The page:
EPA

Alan Berning (Flickr)

Indiana could be forced to reduce power plant emissions that cause smog because of a lawsuit filed by six northeastern states against the U.S. Environmental Protection Agency.

New York Attorney General Eric Schneiderman filed the lawsuit along with Connecticut, Massachusetts, New Hampshire, Rhode Island and Vermont last week. Those states are asking the EPA to add Indiana and Illinois, Kentucky, Michigan, North Carolina, Ohio, Tennessee, Virginia and West Virginia to the Ozone Transport Region (OTR).

ArturNyk (Shutterstock.com)

The Environmental Protection Agency has recently toughened pollution standards for toxic emissions and regulations are likely to increase in the future. The new rules push utilities towards cleaner energy production, but they’re also costly.

Coal-fired power plants in Indiana are balancing federal demands with business pressures in a number of ways.

New EPA Rules Mean Changes for Indiana Power Plants

Aug 6, 2015
Daniel X. O'Neil (Flickr)

Indiana must reduce the carbon dioxide its power plants emit by about a third in the next fifteen years.

The mandate comes as part of new Environmental Protection Agency rules President Obama announced this week. The rules require each state to put together a plan on how it will reach the new EPA goals.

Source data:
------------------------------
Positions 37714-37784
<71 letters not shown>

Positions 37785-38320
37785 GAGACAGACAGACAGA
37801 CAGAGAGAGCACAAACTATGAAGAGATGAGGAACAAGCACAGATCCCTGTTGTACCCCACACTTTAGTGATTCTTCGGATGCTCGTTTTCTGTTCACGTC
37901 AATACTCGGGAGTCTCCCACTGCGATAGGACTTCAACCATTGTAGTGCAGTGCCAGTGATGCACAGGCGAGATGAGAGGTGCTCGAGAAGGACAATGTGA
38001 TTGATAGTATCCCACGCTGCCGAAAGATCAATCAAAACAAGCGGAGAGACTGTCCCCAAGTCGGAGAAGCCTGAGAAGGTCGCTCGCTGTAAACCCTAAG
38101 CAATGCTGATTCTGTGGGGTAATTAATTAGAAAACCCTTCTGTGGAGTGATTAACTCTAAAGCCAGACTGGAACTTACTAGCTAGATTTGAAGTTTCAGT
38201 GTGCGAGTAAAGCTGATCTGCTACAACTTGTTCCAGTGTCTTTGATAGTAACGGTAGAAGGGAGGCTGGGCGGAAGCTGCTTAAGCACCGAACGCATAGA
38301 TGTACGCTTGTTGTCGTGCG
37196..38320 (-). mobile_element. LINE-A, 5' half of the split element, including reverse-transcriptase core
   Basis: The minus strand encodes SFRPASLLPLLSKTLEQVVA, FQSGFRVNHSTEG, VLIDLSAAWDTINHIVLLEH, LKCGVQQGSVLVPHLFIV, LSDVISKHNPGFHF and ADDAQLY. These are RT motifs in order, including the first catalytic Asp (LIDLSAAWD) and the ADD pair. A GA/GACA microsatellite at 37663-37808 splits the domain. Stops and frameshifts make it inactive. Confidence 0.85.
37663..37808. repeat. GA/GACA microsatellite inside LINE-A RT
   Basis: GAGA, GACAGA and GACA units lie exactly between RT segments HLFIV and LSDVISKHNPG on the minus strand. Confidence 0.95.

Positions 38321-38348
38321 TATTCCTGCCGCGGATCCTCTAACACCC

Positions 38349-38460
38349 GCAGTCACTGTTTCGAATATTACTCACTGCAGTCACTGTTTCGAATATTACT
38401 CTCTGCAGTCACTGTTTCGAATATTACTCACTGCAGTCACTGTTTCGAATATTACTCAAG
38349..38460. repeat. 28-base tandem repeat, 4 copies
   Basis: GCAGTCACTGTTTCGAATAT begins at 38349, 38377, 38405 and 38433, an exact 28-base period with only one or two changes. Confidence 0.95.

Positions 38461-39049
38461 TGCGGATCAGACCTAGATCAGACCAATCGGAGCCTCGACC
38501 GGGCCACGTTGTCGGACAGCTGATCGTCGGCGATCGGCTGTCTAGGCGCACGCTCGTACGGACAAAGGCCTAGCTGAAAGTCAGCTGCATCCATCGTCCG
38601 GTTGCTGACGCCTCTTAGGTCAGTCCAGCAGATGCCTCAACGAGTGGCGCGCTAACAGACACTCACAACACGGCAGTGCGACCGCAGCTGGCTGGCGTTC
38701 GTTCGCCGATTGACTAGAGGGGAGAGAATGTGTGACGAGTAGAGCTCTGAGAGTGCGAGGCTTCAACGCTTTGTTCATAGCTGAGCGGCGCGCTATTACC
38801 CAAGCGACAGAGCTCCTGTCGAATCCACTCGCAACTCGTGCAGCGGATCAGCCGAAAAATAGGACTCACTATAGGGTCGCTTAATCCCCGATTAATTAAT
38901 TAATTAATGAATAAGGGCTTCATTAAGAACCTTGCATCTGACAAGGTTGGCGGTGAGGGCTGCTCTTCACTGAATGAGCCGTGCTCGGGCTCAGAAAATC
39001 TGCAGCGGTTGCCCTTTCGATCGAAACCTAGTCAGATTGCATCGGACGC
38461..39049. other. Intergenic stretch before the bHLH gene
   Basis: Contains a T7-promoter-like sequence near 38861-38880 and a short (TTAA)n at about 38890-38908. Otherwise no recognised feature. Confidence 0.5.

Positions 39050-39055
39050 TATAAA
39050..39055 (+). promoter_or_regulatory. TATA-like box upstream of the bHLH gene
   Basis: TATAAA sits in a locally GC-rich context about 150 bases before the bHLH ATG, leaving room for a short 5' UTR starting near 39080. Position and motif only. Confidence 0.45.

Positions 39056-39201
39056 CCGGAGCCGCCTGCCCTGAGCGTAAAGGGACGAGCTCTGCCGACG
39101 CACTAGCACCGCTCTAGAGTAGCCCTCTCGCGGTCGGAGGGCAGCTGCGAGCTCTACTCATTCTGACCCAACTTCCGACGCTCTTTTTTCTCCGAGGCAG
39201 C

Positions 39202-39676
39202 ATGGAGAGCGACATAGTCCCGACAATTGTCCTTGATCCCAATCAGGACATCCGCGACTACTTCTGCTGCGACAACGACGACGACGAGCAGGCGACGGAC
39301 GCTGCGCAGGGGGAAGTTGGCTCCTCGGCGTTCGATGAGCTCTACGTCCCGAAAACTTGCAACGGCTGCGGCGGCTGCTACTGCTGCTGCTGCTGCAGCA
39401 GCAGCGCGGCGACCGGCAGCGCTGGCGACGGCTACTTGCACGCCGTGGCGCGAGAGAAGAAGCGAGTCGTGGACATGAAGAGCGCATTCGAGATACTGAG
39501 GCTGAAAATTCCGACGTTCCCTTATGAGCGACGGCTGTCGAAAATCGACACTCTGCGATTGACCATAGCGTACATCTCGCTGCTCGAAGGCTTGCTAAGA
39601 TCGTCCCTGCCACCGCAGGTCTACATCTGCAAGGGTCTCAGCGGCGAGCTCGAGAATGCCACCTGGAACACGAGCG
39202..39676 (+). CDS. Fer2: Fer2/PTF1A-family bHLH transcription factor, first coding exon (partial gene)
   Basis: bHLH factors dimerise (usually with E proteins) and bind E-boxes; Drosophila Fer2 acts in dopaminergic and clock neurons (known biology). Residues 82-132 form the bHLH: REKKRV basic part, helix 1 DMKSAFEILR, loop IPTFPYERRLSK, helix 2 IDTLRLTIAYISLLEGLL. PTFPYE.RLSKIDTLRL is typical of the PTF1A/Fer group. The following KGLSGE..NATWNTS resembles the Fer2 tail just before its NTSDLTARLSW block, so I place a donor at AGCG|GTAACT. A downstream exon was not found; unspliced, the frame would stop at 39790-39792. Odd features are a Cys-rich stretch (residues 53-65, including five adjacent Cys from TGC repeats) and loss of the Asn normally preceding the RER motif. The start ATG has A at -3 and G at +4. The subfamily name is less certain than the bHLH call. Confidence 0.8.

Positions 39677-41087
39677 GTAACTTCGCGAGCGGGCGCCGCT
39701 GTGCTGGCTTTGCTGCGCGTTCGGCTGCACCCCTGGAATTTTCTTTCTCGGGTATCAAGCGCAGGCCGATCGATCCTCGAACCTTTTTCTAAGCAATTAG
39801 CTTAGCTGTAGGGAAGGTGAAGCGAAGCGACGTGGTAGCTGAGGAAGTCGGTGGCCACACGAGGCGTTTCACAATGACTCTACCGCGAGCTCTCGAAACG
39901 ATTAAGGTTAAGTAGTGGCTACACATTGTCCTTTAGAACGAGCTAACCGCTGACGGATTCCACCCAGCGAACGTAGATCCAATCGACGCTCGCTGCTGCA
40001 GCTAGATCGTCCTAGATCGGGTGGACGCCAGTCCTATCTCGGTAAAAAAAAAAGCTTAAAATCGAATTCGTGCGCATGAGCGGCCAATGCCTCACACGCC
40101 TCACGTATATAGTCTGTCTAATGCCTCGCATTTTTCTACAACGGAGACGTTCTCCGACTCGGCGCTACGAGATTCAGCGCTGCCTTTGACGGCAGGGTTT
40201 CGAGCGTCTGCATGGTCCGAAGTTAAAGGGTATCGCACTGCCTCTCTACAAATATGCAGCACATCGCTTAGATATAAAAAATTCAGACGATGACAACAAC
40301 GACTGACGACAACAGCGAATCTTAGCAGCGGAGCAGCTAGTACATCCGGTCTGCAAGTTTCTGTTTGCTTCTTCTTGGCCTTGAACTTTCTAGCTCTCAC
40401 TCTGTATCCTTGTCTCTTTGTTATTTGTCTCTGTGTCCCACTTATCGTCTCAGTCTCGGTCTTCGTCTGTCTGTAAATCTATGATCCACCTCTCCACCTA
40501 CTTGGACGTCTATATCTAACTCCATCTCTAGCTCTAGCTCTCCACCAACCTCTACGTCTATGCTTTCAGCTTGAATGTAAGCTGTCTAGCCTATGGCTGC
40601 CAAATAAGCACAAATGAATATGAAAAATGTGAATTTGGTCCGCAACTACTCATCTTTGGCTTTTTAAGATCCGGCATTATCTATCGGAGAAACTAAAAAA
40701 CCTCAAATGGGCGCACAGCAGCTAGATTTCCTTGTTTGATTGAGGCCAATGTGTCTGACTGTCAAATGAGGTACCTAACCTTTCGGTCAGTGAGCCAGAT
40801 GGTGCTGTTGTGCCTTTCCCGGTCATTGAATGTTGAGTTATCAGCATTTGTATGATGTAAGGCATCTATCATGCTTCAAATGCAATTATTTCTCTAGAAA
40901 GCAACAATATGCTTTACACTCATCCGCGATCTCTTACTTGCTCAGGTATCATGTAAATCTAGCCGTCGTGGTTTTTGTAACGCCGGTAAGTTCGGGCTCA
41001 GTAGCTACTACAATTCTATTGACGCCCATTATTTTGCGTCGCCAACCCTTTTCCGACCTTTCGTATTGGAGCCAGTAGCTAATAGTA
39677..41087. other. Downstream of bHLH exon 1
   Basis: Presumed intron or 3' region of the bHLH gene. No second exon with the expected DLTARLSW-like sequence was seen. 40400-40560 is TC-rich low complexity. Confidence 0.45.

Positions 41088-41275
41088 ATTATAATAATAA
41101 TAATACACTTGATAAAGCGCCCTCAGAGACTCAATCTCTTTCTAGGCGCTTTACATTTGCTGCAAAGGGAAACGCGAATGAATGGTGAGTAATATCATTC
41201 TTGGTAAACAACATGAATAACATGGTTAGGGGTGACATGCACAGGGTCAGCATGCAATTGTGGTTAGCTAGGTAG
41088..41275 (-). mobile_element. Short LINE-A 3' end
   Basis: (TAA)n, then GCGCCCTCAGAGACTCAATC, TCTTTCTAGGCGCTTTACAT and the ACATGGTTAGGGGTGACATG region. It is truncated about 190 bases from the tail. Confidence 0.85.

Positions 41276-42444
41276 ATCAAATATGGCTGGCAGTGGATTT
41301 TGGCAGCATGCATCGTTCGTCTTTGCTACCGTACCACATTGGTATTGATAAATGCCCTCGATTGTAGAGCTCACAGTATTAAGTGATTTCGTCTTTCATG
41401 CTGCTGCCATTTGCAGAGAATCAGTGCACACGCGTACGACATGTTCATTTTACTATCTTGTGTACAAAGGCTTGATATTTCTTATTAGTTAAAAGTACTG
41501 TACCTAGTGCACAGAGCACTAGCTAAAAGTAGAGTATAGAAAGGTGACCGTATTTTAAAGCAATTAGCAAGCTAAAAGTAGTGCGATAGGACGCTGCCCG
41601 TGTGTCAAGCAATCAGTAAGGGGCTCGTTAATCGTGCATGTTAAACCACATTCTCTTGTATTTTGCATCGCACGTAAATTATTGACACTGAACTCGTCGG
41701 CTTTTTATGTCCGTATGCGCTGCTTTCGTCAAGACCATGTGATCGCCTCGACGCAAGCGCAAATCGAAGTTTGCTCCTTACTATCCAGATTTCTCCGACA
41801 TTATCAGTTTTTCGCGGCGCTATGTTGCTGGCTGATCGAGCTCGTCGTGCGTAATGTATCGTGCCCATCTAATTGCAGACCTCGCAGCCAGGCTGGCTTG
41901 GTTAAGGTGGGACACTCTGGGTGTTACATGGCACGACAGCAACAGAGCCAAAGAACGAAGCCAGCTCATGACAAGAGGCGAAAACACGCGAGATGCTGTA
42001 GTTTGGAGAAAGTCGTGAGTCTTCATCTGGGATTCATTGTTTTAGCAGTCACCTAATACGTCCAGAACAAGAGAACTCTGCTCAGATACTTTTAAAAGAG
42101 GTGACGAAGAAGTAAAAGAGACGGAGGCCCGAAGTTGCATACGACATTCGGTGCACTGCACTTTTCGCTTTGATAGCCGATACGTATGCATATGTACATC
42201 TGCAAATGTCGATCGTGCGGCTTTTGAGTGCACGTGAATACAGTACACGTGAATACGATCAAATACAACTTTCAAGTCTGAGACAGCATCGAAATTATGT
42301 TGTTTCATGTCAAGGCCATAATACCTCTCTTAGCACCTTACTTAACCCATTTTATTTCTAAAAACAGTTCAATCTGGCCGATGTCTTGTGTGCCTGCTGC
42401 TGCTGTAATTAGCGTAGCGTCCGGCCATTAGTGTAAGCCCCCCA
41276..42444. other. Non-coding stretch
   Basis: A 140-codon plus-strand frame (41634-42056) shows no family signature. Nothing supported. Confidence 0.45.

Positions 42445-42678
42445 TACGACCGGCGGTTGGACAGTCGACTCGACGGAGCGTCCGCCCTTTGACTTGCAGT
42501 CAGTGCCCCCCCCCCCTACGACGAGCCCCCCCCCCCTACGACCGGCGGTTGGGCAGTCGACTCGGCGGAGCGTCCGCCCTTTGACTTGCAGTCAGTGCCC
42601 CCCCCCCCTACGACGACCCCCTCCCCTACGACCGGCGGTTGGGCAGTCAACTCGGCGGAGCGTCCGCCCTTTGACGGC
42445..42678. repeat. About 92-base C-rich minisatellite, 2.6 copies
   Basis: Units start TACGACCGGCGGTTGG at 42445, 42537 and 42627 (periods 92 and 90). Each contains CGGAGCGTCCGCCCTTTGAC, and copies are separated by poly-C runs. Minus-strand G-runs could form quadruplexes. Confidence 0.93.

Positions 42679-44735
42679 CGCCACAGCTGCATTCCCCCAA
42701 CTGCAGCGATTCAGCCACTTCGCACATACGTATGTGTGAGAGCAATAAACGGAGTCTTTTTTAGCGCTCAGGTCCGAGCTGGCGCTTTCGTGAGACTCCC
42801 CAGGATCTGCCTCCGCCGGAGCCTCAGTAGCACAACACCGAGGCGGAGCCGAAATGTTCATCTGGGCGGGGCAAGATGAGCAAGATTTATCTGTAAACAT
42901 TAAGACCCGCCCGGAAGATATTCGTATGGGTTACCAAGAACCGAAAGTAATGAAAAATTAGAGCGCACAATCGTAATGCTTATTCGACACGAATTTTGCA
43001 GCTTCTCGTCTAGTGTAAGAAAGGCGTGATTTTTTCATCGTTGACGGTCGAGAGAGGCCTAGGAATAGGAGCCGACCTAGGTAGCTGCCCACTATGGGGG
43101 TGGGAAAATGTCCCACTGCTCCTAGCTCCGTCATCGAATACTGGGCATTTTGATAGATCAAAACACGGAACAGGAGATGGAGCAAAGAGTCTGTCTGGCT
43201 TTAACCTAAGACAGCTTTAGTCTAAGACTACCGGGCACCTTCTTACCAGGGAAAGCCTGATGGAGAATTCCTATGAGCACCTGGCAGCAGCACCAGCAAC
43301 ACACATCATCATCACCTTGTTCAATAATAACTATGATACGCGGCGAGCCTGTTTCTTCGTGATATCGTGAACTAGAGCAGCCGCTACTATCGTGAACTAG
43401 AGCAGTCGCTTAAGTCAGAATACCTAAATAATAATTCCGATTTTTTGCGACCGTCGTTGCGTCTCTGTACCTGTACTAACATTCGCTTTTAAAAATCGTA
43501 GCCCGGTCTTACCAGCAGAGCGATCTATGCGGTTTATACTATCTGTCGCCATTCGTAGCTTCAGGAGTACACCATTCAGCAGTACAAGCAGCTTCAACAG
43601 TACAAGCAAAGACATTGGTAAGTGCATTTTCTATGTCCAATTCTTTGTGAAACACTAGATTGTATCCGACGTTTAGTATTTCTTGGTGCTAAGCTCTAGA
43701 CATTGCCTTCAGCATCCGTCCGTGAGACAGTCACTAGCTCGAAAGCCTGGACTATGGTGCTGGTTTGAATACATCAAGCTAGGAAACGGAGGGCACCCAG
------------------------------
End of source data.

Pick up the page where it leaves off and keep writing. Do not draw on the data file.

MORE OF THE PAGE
The sound of dump trucks and 80-foot cranes moving steel beams fills a small, windy county road outside of Martinsville. The construction means there will soon be not one but two large power plants standing side by side.

Courtesy / Office of the Attorney General

Indiana Attorney General Greg Zoeller says the Hoosier State will join a lawsuit challenging the Environmental Protection Agency’s new water rule.  Zoeller says he’s concerned about the potential cost to the state’s agricultural industry.

The EPA recently finalized a rule broadening the definition of “waters of the United States” – that is, which bodies of water fall under federal regulation.  The term would now include small bodies of water, including streams, ponds, and drainage ditches.  Regulating those types of small waterways has always been left up to the states.